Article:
Let us start with the workflow part and then move to the host application part (prob in the next post if this one becomes too long):
The workflow part has only a couple of things:
- The workflow itself, and
- An interface
The interface, also sometimes called as communication-service interface, is used to tell the outer world as to what events the workflow would respond to. To elaborate on this, the workflow is expected to handle events that are generated from the host application. Hence the host app needs to know which events the workflow is prepared to handle or, in other words, what functionality is the workflow capable of handling. The same is exposed through a set of events. Essentially, it (the interface) is nothing more than a communication contract, which helps the host app to understand what events it can raise. The interface, at the minimum, is supposed to do two things:
- Is marked with ExternalDataExchange attribute: This attribute tells the WF that this interface should be used as a contract. A simple example would be:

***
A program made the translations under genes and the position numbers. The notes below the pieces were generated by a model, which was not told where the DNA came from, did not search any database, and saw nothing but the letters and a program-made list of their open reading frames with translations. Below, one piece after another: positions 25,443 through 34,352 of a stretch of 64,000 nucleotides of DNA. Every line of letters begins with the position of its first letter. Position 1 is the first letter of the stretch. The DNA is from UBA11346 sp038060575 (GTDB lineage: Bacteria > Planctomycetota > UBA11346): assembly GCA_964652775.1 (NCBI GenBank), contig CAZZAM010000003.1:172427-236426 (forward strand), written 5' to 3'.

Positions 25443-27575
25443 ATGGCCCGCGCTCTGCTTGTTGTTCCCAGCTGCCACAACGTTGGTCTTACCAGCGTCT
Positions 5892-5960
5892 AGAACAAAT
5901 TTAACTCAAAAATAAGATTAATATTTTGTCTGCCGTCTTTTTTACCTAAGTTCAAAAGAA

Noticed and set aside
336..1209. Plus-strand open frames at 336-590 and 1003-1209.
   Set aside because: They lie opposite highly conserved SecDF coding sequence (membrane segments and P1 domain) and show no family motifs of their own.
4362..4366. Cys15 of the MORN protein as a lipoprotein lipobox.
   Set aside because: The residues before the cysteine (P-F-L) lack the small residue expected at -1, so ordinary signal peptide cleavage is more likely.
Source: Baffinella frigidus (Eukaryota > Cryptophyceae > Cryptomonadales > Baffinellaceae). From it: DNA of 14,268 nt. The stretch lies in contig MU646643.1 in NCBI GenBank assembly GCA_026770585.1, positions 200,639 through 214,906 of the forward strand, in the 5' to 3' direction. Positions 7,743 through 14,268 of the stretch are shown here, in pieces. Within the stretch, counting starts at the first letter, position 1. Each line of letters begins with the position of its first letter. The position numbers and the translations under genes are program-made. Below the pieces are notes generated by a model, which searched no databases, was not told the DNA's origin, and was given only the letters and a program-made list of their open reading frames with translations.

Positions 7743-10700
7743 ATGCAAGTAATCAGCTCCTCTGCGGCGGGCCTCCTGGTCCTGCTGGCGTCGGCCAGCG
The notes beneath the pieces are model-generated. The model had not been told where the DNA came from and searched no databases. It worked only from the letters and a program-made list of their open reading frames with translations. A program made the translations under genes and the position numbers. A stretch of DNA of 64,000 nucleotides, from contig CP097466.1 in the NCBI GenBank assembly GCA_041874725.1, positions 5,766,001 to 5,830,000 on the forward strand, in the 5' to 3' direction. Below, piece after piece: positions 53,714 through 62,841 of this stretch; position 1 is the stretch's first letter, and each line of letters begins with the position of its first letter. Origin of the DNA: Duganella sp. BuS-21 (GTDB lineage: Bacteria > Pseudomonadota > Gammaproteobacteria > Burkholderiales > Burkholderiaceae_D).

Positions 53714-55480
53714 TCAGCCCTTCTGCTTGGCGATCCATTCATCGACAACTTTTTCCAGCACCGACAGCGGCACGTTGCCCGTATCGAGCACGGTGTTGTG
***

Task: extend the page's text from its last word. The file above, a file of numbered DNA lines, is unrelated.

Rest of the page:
public interface IAnalyzeNameService
- Give a list of all the events that the workflow would respond to.
On the workflow end, in addition to the actual workflow that it would contain, it should also define the custom EventArgs that has been used while defining the event in the service interface. (One can consider this activity to be outside of workflow also. ) But there are few things that should be taken care of:
- It should inherit from ExternalDataEventArgs: Unless this is done the custom event args is not accepted. The obvious reason is that this pre-defined type has some information, like the instaced id, that needs to be propogated to the WF infrastructure to raise the event on the appropriate workflow instance.
- This class should be marked as serilizable: If this is not done, an EventDeliveryFailedException is thrown.
- InstanceID of the workflow instance should be passed (in addition to any custom info that would be required to be passed), for reasons mentioned already.